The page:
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Hello Fat Arrow Function

Basic ES6 Fat Arrow => Function Statements In Javascript

ES6 or ECMAScript 2015 introduced a new way of writing Javascript functions. This used the arrow function statement, also called the “fat arrow” denoted by the “ => “ notation. It is supported by various web browsers that are based on the Chromium engine (e.g. Google Chrome, Firefox), so it has wide reach among developers. It saves time and simplifies writing functions. What it provides is a short cut for developers, but requires learning a new way to write the code.

The Function Statement

The basic function statement is an expression that is a block of code that execute routines and methods contained within its scope. A function must be called or invoked in order to execute. It is written by declaring the function and its routines and methods contained between { }. Here is a simple example in traditional Javascript notation:

var addTwoNumbers = function(x, y) {
return x + y;

In its simplest form you are taking the sum of two numbers (integers by default) with a value of x and y and returning its result. This is how developers have been coding prior to ES6.

The Arrow Function Statement

When using ES6 notation syntax, fewer lines of code are required and appears much more simplified:

var addTwoNumbersArrow = (x, y) => { return x + y };

The ‘function’ keyword in the statement is removed and replaced by the “ ( ) “ and the “fat arrow” or “ => “. The statement fits in one line. Developers who need to code large applications can save time coding by issuing arrow functions rather than having to write out the entire statement with the ‘function’ keyword all the time.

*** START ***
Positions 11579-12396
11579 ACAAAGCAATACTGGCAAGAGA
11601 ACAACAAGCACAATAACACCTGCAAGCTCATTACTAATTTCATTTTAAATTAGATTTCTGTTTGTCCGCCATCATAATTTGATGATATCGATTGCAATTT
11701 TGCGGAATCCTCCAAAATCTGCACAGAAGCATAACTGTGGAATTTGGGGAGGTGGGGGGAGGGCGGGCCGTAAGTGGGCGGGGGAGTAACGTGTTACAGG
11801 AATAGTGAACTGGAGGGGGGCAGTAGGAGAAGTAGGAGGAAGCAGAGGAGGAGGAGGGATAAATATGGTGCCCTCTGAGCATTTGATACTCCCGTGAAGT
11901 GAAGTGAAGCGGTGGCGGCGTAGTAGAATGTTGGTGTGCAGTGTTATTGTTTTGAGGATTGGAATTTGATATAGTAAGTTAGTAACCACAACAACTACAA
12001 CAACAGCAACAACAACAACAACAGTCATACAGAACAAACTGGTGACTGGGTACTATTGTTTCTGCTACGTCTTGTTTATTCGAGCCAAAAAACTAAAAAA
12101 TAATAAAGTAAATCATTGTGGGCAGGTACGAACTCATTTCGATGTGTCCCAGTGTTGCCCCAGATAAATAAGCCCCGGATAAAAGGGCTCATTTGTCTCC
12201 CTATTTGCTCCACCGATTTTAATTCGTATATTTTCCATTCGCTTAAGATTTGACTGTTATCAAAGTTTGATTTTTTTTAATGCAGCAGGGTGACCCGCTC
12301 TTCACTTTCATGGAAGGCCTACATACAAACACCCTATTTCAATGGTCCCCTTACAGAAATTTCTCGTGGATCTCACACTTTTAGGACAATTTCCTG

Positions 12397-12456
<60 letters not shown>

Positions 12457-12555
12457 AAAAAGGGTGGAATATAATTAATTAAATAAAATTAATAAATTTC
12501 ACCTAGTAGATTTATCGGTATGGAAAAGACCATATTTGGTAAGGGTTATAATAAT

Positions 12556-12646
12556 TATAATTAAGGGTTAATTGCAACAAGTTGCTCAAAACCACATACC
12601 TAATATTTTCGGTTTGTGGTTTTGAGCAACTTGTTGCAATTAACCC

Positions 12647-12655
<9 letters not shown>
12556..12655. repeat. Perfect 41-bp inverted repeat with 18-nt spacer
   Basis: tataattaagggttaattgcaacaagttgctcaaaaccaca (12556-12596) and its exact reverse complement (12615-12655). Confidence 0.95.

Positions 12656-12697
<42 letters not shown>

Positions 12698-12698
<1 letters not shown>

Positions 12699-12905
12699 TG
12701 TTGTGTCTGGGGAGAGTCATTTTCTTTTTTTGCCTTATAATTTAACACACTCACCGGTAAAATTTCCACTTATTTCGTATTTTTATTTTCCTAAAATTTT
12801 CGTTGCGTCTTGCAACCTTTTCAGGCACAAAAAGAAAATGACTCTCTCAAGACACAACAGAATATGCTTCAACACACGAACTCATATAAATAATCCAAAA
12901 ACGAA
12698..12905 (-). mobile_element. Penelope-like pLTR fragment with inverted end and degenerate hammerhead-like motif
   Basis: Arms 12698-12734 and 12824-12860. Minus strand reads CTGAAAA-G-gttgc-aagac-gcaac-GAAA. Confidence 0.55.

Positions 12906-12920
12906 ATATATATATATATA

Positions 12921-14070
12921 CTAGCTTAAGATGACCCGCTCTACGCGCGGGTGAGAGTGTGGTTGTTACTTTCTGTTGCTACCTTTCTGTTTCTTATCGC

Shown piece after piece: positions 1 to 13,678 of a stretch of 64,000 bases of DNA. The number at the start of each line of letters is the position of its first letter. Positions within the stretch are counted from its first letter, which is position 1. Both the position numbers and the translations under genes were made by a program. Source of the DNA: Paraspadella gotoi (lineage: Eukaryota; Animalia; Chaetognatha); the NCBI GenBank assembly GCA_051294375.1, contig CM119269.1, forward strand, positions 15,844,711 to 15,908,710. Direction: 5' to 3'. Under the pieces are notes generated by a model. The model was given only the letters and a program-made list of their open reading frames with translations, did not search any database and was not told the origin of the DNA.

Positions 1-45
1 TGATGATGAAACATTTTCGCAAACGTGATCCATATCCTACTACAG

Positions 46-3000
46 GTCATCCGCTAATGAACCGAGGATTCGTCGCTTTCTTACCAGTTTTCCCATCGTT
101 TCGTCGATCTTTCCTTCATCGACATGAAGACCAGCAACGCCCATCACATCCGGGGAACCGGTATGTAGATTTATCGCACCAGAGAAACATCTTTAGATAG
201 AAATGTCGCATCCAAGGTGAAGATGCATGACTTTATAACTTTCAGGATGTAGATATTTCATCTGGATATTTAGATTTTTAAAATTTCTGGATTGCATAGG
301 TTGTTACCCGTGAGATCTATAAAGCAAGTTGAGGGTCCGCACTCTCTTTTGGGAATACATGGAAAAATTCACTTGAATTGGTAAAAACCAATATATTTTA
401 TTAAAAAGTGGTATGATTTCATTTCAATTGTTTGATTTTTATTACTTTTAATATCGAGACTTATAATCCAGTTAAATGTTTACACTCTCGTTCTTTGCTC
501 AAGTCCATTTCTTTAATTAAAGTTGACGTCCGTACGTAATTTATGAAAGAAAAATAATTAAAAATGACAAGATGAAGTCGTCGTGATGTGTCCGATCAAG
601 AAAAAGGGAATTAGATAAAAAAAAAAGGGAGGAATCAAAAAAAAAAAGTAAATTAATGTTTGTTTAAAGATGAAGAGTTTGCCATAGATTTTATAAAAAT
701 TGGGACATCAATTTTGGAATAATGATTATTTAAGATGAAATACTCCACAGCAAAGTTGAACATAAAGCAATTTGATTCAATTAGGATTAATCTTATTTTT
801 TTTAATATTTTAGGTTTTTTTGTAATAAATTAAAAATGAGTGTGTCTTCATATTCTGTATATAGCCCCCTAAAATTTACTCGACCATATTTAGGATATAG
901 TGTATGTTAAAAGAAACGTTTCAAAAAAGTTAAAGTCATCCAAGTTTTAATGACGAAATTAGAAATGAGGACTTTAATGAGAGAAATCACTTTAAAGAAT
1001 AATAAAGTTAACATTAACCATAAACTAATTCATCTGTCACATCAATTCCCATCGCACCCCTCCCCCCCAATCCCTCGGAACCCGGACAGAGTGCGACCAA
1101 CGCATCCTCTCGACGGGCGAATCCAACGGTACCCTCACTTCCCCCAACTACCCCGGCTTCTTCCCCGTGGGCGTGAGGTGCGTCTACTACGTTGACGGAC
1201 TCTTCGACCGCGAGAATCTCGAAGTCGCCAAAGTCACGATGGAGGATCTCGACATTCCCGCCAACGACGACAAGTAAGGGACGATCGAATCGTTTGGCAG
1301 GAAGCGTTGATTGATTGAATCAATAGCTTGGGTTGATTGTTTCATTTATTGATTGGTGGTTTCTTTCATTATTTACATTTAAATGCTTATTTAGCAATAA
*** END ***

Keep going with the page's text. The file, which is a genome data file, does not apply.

Declaring Functions

There are two types of function declarations we can do. We can use a parameter as an argument or use no parameter in a function statement.

This is your example of a typical function statement with a simple parameter:

var hello = function(val) {
var val = "Everybody"
return "Hello " + val;
Hello Everybody

This can be written in ES6 like so:

hello = (val) => "Hello " + val;

Using the console, the ES6 code can be implemented like in this example:

> hello = (val) => "Hello " + val;
> var demo = hello("Man");
> demo
Hello Man

To see how arrow functions have simplified writing functions consider the next example. Here is a typical function statement with no parameter:

var greet = function() {
return "Hello World!";
Hello World

With an arrow function, all the developer needs to do is remove the function keyword like so:

var greet = () => {
return "Hello World!";
Hello World

The above code can be even further simplified in ES6. If the function has just one statement that returns a value, the brackets can be removed along with the “return” keyword. You don’t even need to include the “var” keyword but that would not be good practice when it comes to more complex programs. It can be written like in this example:

greet = () => "Hello World!";Hello World

Fat Arrow With Arrays

Here is a use case example of how to code more neatly using the ES6 arrow function. Let us say you are building a list of products using an array for an online retailer. First you build the array of elements with a name of the product and its unit price:

const products = [
{ name:'iPad Pro', unitPrice:799 },
{ name:'iPhone 11 Pro Max', unitPrice:1099 },
{ name:'AirPods', unitPrice:159 }

With ES5 and lower, to list the array by product name we would code it like so:

var productName = products.map(function(products) {
return products.name;
(3) ["iPad Pro", "iPhone 11 Pro Max", "AirPods"]

In ES6 it can be simplified into one line of code, making it more concise with less clutter:

var productName = products.map(products => products.name);console.log(productName)
(3) ["iPad Pro", "iPhone 11 Pro Max", "AirPods"]

Likewise you can list the product items by their unit prices:

var productPrices = products.map(products => products.unitPrice);console.log(productPrices)
(3) [799, 1099, 159]


Arrow function statements help simplify complex coding, reducing development time when building applications. They can be used in place of traditional syntax. It also makes the code easier to read, which looks organized and has less clutter.



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